Since March 2020 we’ve been bombarded with the cry that “we’re just following the science!” But from the beginning we’ve known, if we ever sat in a science class, that science isn’t a “thing.” It isn’t a commodity you can go buy by the pound, or somehow package for consumption. Science isn’t something you can point to and say, “Hey, isn’t that science over there on that bench?” And for sure you can’t find some science tracks in the mud and shout, “Hey, c’mon, let’s follow this science!”
The fact is science is a method. It is more a process than a product. Science is the process of evidence gathering and hypothesis creating. It is the process of designing experiments to test the various hypotheses and eventually determining which of the options are viable and then which is the most viable. Even then the scientific method continues trying to refine and prove the best hypothesis, even as additional evidence and experiments are needed to explain additional actions and reactions to the original problem. And in most cases, the process of science continues even as the experiments bring new and even more complex questions requiring hypotheses. Right?
And while we may have grown a bit combative with the way “science” has been thrown at us during COVID, at least we always knew that, if there were to be any rational, reasonable arguments and experimentation and discovery and just plain answers to be found they would come to us from the world of science.
We trust science — when done properly — because we are rational creatures. As human beings we operate rationally and expect the solutions to our problems to be reasonable. By that I mean we expect them to align with the rules of logic, that something, for example, cannot be “both A and not A.” Our ability to reason, to agree that 2 + 2 = 4, and that an object at rest tends to stay at rest testifies to the unique nature of humanity. Trust me, the squirrels in my yard don’t do math, and they are not sitting around wondering if the sanctions being put on Russia are sufficient to end the hostility.
And so, that’s why I have this huge problem. Given that we humans are rational beings, how come we are now being expected to agree to irrational arguments and assertions? How come we are being told, for example, that the ending of a fetal life is really “maternal health care?” Why are we being labeled as haters if we don’t believe a biological male can in fact become a female despite the fact that he will never menstruate, never conceive a child, and never breast-feed, all of which are distinctly female and, by the way, are what actually define a large part of the uniquely female experience?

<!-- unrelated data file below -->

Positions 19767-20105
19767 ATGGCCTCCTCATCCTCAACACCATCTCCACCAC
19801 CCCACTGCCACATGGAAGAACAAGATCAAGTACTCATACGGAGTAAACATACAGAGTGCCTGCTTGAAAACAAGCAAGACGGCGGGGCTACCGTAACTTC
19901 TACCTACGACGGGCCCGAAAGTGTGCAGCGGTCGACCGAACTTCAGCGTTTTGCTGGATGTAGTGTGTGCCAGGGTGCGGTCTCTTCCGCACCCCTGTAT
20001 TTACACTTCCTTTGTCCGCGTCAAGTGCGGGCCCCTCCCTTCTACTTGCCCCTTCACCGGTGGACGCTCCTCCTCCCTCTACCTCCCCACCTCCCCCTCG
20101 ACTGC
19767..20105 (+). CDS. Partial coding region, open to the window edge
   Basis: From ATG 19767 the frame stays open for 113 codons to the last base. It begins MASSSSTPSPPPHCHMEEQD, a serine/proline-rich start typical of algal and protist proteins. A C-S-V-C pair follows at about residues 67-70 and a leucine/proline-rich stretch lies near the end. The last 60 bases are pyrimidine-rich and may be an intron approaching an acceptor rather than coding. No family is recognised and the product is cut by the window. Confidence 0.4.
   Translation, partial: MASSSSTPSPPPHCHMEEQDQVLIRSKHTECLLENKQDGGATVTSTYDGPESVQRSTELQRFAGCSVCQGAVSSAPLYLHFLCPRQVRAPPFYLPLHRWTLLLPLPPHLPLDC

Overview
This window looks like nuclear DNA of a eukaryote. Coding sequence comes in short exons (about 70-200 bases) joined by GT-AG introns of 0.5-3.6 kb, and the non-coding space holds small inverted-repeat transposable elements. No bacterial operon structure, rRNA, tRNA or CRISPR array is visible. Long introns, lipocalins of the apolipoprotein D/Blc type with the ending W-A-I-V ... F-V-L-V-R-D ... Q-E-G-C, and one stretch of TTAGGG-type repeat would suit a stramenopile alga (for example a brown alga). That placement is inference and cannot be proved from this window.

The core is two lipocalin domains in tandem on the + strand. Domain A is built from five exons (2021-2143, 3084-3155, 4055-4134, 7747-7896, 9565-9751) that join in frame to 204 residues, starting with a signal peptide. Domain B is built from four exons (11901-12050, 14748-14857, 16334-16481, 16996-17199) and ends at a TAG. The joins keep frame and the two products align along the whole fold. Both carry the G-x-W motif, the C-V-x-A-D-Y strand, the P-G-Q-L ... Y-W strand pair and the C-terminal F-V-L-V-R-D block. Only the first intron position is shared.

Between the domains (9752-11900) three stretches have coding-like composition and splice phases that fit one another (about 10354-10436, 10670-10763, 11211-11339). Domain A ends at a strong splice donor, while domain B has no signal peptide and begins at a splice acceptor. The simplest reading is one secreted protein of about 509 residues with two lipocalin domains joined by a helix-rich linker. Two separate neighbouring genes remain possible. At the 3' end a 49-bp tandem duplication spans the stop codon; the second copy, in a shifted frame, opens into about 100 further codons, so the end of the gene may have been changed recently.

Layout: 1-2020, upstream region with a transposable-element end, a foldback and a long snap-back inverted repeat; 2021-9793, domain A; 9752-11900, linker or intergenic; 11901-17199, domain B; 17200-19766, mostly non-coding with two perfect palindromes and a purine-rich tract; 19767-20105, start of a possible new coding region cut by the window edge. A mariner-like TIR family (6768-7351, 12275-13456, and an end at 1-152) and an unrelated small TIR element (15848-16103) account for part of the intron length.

And most of all, why are those of us who do not believe homosexual activity is moral referred to as “homophobic?” As you all know, “phobic” comes from the Greek “phobia” meaning “fear.” Literally, a “homophobe” is one who “fears homosexuals.” Just because you think something is wrong doesn’t mean you automatically fear it. I think those who litter our streets, and overwater their lawns and lie and steal and do any manner of other things are just plain wrong, but that is not the same as being afraid of them.
What’s my point? Truthfully, I am not aching for an ideological or theological or sociological fight, although I believe I could hold my own. My point is that if there are differences of opinion, of belief, and more to the point, differences in our ethical systems and behavior, it does no good to muddy the waters of dialogue with unreasonable labels, declarations, and worst of all, expectations.
My take is this: If you hold an irrational position, you’re forced to create a playing field that is irrational. You’re reduced to manufacturing irrational labels for your opponents, creating an irrational narrative, and attempting to shout that narrative so loudly that you are unable to hear the reasonable arguments coming back at you. This keeps you safe and secure in your absurdity, but unfortunately, it has at least two negative results.
First, it keeps you in your echo chamber, unable to factor in evidence and truth that might undermine your chosen ideology. Second, it fosters deeper and deeper division between rational human beings who — we all agree! — fare much better in life when we live at peace with one another.
And I guess that’s my real point. We actually will do better at settling the problems we face if we can reasonably and rationally dialogue, listen, honor one another as fellow human travelers on life’s roadway, and with respect, disagree as agreeably as possible.
But can we at least agree that, as rational beings, we ought to argue reasonably, using arguments and counting as evidence that which at least abides by the rules of logic?
What do you say? Let’s be reasonable. Let’s not allow the irrational to replace the rational. After all, our kids are watching.
Local resident David Hegg is senior pastor of Grace Baptist Church. “Ethically Speaking” appears Sundays.